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This book is a TED book, i.e. a book paired with a TED talk so that ideas mentioned in the talk are explored in a little more detail. At the same time, TED books are intended to be short so that one can comfortably read it one sitting. This book is about 75 pages. The author gives various anecdotes from his life and encourages the reader to find “Nowhere” in one’s daily/weekly schedule so as to practice “Stillness”.

It’s only by taking myself away from clutter and distraction that I can begin to hear something out of earshot and recall that listening is much more invigorating than giving voice to all the thoughts and prejudices that anyway keep me company twenty-four hours a day. And it’s only by going nowhere — by sitting still or letting my mind relax — that I find that the thoughts that come to me unbidden are far fresher and more imaginative than the ones I consciously seek out. Setting an auto-response on my e-mail, turning off the TV when I’m on the treadmill, trying to find a quiet place in the midst of a crowded day or city – all quickly open up an unsuspected space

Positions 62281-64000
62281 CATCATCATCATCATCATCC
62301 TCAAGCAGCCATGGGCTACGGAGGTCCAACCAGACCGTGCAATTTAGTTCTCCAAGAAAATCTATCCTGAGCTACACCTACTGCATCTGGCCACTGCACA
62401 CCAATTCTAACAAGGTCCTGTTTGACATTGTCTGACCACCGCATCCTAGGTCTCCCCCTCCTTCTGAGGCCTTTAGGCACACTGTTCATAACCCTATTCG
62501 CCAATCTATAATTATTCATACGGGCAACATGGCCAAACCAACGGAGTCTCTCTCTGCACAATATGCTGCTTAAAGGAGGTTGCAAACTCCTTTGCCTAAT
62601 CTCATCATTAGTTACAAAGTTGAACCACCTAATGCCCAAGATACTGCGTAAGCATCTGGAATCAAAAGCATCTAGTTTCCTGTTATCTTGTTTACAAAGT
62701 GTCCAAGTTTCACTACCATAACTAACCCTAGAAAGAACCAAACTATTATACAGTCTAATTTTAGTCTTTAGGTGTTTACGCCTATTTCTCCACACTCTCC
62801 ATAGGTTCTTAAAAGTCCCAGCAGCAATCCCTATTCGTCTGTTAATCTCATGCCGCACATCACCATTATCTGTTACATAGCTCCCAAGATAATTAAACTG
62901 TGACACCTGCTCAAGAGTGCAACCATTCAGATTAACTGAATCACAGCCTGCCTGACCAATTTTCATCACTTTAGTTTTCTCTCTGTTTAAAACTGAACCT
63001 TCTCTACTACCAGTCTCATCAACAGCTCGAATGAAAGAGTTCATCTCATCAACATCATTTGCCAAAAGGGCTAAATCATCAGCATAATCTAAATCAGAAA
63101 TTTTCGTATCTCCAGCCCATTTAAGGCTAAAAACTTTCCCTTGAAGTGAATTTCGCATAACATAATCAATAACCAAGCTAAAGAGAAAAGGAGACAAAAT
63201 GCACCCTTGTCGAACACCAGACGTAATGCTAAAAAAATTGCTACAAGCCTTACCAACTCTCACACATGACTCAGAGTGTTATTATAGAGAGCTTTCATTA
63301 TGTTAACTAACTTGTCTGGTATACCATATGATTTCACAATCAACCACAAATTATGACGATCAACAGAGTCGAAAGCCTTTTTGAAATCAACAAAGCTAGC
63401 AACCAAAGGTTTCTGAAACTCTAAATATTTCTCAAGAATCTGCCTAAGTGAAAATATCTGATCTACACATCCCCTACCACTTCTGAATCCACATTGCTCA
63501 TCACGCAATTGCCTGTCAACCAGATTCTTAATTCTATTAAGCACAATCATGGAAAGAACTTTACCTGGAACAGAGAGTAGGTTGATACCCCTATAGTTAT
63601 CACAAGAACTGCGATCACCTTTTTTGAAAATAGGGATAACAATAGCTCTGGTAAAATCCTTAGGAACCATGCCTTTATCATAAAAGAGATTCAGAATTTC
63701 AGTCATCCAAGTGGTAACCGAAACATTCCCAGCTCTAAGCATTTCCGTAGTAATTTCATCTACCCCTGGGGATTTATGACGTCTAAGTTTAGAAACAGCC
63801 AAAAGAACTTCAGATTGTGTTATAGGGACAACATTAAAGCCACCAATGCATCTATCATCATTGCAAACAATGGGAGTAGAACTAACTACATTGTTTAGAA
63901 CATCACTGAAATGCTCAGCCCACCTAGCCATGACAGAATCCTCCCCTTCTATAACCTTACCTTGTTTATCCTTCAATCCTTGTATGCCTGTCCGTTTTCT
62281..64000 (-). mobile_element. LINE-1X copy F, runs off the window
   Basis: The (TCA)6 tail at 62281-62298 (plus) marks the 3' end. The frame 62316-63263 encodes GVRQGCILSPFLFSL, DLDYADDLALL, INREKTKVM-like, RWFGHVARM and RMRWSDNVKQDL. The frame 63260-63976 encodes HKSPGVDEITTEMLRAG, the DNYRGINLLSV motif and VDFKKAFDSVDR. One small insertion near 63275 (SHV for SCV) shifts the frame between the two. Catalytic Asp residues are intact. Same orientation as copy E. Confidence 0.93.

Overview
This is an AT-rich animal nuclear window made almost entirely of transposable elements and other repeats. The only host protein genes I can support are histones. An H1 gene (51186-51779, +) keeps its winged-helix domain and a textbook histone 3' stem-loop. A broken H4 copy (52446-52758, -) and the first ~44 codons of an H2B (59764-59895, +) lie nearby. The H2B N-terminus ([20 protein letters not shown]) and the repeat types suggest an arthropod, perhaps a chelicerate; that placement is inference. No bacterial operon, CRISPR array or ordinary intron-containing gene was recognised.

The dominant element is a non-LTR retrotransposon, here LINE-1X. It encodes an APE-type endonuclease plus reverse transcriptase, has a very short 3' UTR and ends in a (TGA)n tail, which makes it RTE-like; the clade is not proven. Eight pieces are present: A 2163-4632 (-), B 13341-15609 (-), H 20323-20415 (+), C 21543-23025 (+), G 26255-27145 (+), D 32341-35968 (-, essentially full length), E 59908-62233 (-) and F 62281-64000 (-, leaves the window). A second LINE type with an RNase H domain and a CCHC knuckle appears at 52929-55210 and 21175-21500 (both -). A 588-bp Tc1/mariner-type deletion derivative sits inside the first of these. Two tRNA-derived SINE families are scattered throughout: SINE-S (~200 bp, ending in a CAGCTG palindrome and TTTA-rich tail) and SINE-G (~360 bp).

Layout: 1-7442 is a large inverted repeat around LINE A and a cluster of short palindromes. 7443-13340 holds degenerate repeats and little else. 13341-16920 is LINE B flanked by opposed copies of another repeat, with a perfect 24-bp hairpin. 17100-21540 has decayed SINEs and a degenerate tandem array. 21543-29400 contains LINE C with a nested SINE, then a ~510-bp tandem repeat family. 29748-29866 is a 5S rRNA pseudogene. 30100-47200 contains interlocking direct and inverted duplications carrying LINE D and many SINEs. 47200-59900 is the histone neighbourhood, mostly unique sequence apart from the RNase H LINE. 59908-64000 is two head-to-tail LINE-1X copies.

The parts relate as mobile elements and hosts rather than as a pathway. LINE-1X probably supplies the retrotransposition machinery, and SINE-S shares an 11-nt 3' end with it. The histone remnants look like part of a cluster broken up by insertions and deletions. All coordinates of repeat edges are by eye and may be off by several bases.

When friends ask me for suggestions about where to go on vacation, I‘ll sometimes ask if they want to try Nowhere, especially if they don’t want to have to deal with visas and injections and long lines at the airport. One of the beauties of Nowhere is that you never know where you’ll end up when you head in its direction, and though the horizon is unlimited, you may have very little sense of what you’ll see along the way. The deeper blessing is that it can get you as wide-awake, exhilarated, and pumping-hearted as when you are in love.

— Pico Iyer

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